Kerouac’s On the Road (1957), Ginsberg’s Howl (1956), Burroughs’ The Naked Lunch (1959), these related works of three close friends, symbolized the literature break with conventional form and the provocative rejections of moral conformity. They all objected to the affluence and consumerism that pervaded America’s three golden decades. They strongly opposed the way of life of their parents and contemporaries. They actually initiated the social and cultural revolution of the sixties and seventies in which opposition to the Vietnam War resulted in urban and campus violence, but also encouraged the feminist movement and gave rise to the black movement for the civil rights.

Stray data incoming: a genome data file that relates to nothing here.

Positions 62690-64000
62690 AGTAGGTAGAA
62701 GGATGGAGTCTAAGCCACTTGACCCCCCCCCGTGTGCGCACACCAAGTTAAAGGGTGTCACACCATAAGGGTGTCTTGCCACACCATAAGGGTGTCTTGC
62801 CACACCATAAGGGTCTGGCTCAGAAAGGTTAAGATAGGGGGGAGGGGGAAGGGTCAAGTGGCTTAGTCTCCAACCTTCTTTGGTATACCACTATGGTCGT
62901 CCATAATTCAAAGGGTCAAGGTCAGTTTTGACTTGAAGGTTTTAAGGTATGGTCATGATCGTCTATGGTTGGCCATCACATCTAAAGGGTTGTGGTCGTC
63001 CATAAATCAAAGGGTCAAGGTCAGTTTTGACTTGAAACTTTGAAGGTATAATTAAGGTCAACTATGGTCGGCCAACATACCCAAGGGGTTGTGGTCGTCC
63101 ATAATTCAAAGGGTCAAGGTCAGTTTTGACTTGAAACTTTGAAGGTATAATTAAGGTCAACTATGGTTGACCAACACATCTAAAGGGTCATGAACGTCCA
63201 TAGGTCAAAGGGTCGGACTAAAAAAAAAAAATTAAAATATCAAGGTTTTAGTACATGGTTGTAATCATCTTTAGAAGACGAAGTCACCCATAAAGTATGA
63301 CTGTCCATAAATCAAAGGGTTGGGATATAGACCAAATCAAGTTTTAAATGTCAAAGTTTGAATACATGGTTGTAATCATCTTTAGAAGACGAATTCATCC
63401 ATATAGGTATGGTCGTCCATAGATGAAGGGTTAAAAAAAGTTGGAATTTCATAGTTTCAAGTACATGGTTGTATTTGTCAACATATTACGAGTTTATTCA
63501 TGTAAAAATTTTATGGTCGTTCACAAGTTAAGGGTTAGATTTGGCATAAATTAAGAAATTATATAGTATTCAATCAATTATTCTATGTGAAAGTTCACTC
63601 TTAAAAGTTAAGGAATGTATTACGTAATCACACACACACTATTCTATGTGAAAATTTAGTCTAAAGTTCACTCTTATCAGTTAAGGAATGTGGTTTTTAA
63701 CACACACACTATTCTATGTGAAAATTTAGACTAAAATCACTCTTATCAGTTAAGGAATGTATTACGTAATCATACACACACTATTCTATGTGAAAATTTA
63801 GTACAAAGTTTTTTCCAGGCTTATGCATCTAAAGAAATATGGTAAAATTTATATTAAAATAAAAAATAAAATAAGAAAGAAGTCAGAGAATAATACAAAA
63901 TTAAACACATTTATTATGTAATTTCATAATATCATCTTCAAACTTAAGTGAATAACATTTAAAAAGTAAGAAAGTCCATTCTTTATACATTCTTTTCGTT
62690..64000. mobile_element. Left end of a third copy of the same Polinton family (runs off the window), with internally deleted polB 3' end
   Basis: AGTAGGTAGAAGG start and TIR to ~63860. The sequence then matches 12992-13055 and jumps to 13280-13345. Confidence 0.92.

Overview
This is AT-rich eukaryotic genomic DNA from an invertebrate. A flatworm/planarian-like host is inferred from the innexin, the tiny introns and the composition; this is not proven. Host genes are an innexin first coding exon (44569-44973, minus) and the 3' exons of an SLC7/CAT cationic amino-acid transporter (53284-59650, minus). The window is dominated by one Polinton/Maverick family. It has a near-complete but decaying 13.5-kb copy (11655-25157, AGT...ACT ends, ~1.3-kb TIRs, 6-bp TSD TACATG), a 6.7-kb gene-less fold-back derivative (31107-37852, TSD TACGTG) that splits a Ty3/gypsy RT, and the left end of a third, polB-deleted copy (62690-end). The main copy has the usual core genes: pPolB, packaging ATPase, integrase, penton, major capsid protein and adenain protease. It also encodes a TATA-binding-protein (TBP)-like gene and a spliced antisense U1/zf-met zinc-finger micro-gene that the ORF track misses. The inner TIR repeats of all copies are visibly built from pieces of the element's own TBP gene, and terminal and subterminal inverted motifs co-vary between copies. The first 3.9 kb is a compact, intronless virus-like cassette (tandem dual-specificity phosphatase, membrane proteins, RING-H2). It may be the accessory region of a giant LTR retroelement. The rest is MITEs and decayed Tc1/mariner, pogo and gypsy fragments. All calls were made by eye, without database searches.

Throughout that period, Tangier continued to act as a magnet for other American writers including Tennessee Williams, Truman Capote, Saul Bellow, and many others. John Hopkins’s The Tangier Diaries, 1962-1979 (29) gives a vivid, inside picture of the expatriate milieu of European and American writers, painters, and artists who flocked to Tangier in search for a hedonistic life of social and creative freedom. John Hopkins was a Princeton graduate who came to Tangier after adventures in Latin America, a motorcycle trip that had taken him across Europe and a large part of Africa before he settled for a teaching job at the American School of Tangier. During the seventeen years he spent there, he made friends with Jane and Paul Bowles, and encountered William Burroughs, Brion Gysin, billionaire Malcolm Forbes, Barbara Hutton, Tennessee Williams, Saul Bellow, J. Paul Getty, and countless other expatriates and visitors who turned up in the city from the early sixties through the late seventies. Hopkins’ diary entries, selected from a decade and half of life in Tangier offer an extraordinary portrait of the city and the host of writers, painters, artists, expatriate residents, and celebrities who drifted to Tangier during that particular period.